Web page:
There's a comment here from an earlier note that asks "...at what point does an innovative idea or product become worthy of an investment?"
I would ask you to consider another question: "What's the alternative to a third-party (i.e., not friends and family) investment for my startup?
I asked an entrepreneur this question the other day. He was looking for several hundred thousand dollars essentially to go and try an internet idea. After a short discussion, I think he generated some great insights about ways to get to the same place on little or no outside investment.
There's always another way.
In my case, in the first company, it was early customer selling that provided the startup cash.
Most companies start without investors and never have them. That's not because there isn't enough money; it is because the companies don't need or are not appropriate for funding by high-expectation, high-risk investors.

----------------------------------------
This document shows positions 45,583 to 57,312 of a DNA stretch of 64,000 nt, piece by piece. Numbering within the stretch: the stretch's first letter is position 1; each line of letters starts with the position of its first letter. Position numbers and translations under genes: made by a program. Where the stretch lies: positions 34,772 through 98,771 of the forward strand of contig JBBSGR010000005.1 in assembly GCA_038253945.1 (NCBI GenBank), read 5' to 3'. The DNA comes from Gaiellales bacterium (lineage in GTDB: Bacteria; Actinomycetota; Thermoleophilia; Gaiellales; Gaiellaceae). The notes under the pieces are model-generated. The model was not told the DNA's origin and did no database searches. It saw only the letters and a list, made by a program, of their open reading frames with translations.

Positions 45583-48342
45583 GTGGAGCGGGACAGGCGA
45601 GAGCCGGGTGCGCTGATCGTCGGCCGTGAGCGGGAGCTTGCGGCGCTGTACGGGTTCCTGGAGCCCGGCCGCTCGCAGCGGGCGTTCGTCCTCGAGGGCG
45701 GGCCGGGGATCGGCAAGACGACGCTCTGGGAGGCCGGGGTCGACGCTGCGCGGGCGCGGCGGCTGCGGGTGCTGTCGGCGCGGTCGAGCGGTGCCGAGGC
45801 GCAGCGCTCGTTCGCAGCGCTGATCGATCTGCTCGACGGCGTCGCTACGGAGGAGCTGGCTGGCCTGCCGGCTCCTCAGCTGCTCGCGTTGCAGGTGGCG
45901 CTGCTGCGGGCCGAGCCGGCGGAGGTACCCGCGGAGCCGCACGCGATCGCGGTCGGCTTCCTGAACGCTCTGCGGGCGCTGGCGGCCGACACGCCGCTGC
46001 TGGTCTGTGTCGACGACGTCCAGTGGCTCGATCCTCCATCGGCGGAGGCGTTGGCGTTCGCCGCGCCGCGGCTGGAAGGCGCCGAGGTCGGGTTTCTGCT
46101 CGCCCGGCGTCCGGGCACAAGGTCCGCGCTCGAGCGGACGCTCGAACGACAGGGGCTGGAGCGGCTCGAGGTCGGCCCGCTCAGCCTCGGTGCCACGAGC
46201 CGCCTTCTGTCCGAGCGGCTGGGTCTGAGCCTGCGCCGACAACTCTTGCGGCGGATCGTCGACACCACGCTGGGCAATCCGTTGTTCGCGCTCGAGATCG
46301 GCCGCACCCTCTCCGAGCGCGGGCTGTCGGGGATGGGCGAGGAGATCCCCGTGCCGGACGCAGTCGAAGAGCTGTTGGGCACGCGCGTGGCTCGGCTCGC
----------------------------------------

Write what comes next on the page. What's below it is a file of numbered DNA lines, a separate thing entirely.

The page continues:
These companies find capital primarily by finding customers and understanding trade-offs. They get a purchase order, open for business, begin working on projects to generate cash, or in a thousand other ways.
Their alternative is not to keep looking for investment for years, but rather to find ways to create a real alternative.
Sometimes that early growth capital is precedent to a big investment. (Not often, but sometimes.) An example of that is pre-revenue science start-ups with grant funding. Other times, early success and acceptance allows a company to look for growth capital on much more favorable terms had they not had the early success. (Remember Vermeer? Look it up.)
Other times, early success means keeping the equity "in the family" of entrepreneur and colleagues.
For those who don't figure it out some people just keep looking. After some period of time, absent any change in the company's results, those in the know have heard the story so often that they ignore it.